Study: EMC2 tools improved safe dosing of opioids but had no influence on actual use

Study: EMC2 tools improved safe dosing of opioids but had no influence on actual use
Patients older than 17 years old discharged with new, self-administered hydromorphine-acetaminophen tablets. Excluded: non-English speaking, clinically unstable, psychologically impaired/intoxicated, chronic opioid use, unable to follow-up, pregnant. EMC2 intervention: 1) Provider alert for EP to counsel; 2) Inbox message to primary care provider; 3) Request to dispensing pharmacist to counsel; 4) Plain language MedSheet to patient; 5) Take-wait-stop prescription labeling. Credit: Kirsty Challen, Lancashire Teaching Hospitals, United Kingdom

A study to evaluate the effect of an Electronic Medication Complete Communication (EMC2) Opioid Strategy on patients' safe use of and knowledge about opioids found that the EMC2 tools improved demonstrated safe dosing, but these benefits did not translate into actual use based on medication dairies. The study findings are published in the December 2019 issue of Academic Emergency Medicine (AEM), a journal of the Society for Academic Emergency Medicine (SAEM).

The lead author of the study is Danielle M. McCarthy MD, MS, vice chair for research in the department of emergency and associate professor of emergency medicine, Feinberg School of Medicine, Northwestern University, Chicago, IL.

The investigators implemented the best practices effort of "take, stop, wait" prescribing language, together with the added boost of text messaging, to educate patients on how to reduce overuse of opioids. Intervention improved demonstrated safe dosing of opioids, and the text-messaging resulted in improved patient knowledge, however there was no influence of the intervention on actual safe medication use among the portion of the sample returning medication diaries.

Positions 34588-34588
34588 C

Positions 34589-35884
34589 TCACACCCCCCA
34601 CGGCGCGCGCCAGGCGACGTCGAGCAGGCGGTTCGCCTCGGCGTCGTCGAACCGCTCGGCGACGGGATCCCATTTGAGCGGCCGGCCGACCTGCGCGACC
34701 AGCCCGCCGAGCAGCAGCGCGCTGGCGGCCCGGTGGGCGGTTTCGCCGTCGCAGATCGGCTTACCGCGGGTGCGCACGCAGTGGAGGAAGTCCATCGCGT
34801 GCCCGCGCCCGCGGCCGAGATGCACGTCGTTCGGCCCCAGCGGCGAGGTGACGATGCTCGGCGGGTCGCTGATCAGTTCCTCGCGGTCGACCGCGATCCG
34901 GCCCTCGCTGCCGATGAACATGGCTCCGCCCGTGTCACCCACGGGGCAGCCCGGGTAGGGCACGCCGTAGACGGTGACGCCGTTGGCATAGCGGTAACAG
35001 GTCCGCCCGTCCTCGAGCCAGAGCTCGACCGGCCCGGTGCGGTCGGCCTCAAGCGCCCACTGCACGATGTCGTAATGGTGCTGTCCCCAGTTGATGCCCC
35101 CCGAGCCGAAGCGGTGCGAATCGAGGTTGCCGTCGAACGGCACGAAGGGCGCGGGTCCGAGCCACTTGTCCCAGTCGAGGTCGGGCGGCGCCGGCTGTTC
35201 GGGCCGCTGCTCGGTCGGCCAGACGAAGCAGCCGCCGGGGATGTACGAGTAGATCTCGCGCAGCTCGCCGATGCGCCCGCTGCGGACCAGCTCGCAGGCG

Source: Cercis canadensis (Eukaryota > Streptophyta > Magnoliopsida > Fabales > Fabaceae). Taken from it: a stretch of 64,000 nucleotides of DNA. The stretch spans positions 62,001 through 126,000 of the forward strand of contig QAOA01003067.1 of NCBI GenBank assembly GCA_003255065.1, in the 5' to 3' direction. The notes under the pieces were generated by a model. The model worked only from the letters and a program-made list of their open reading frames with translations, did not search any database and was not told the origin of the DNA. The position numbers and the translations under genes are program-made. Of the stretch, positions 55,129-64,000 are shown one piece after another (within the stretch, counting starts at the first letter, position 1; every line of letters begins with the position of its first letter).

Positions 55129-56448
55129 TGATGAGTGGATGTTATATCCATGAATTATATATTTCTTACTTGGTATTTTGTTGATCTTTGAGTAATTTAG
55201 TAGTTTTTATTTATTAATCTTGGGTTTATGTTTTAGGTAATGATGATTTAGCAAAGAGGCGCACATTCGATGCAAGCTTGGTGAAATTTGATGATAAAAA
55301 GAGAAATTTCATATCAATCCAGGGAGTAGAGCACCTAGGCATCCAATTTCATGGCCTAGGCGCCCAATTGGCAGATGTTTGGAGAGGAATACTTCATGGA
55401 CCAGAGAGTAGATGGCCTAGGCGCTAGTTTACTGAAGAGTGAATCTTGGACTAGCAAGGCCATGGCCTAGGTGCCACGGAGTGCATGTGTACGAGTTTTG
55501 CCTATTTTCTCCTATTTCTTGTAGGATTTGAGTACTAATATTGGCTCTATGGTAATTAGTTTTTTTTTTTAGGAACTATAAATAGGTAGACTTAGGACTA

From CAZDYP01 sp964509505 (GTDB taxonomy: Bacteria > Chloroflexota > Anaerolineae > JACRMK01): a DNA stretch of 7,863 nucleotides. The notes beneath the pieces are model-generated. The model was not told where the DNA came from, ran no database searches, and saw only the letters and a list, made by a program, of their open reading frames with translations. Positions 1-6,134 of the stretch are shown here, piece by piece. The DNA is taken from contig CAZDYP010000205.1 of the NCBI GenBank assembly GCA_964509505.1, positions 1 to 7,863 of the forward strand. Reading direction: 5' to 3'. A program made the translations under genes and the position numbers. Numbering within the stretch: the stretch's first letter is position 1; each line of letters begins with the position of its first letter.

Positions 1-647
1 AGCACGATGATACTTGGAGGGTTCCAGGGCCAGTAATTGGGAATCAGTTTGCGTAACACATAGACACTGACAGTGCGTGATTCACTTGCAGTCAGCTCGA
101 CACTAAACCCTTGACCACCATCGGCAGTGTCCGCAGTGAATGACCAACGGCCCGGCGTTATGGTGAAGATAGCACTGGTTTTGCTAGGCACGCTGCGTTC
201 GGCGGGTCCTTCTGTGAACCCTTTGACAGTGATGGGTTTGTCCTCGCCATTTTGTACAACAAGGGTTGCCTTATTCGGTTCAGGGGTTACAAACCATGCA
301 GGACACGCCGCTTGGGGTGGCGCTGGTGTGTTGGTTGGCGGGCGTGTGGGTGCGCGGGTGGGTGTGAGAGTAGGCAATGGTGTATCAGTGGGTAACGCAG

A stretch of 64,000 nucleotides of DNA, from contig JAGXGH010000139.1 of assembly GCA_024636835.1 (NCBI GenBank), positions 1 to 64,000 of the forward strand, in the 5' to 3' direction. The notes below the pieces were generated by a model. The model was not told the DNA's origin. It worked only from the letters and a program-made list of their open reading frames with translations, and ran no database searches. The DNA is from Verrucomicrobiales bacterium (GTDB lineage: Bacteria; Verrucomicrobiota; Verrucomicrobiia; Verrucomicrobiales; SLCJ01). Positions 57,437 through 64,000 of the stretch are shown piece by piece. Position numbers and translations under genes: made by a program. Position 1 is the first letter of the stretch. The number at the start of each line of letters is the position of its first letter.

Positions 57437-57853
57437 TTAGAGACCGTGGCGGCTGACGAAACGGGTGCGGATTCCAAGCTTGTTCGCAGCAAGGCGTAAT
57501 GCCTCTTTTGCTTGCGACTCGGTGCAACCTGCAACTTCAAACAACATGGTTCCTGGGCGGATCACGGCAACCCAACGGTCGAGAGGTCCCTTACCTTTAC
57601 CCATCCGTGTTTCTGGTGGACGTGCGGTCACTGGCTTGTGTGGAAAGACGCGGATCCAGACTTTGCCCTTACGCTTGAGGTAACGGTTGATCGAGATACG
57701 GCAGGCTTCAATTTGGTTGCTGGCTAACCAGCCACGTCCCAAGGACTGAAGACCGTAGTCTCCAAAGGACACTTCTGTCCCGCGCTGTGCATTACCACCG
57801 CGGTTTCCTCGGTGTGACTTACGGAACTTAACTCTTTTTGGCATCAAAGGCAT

The findings support the notion that possessing knowledge about medication risks is likely necessary but not sufficient to ensure safe use, as -taking behaviors are often influenced by complex factors (e.g. health literacy, self-efficacy, and attitudes) in addition to knowledge.

The authors suggest that future emergency department interventions may opt to focus on post-discharge communication as the greatest increases in knowledge in this sample were among patients receiving the text-messaging portion of the intervention.

Jason Haukoos, MD, professor of emergency medicine and director of emergency medicine research at the University of Colorado School of Medicine Anschutz Medical Campus, commented:

"The work performed by this investigative team as part of the ED EMC2 pragmatic clinical trial advances our thinking about best practices of opioid prescribing from the emergency department. Critical to combating the epidemic, integration of an electronic multi-faceted intervention aimed at physicians, pharmacists, and patients, as studied in this trial, may improve the of opioids. Although challenged by the single centered approach, the results are compelling and should now be extended as part of a larger, multi-centered initiative."

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More information: Danielle M. McCarthy et al, A Multifaceted Intervention to Improve Patient Knowledge and Safe Use of Opioids: Results of the ED EMC 2 Randomized Controlled Trial, Academic Emergency Medicine (2019). DOI: 10.1111/acem.13860
Journal information: Academic Emergency Medicine

Provided by Society for Academic Emergency Medicine
Citation: Study: EMC2 tools improved safe dosing of opioids but had no influence on actual use (2019, December 11) retrieved 27 October 2020 from
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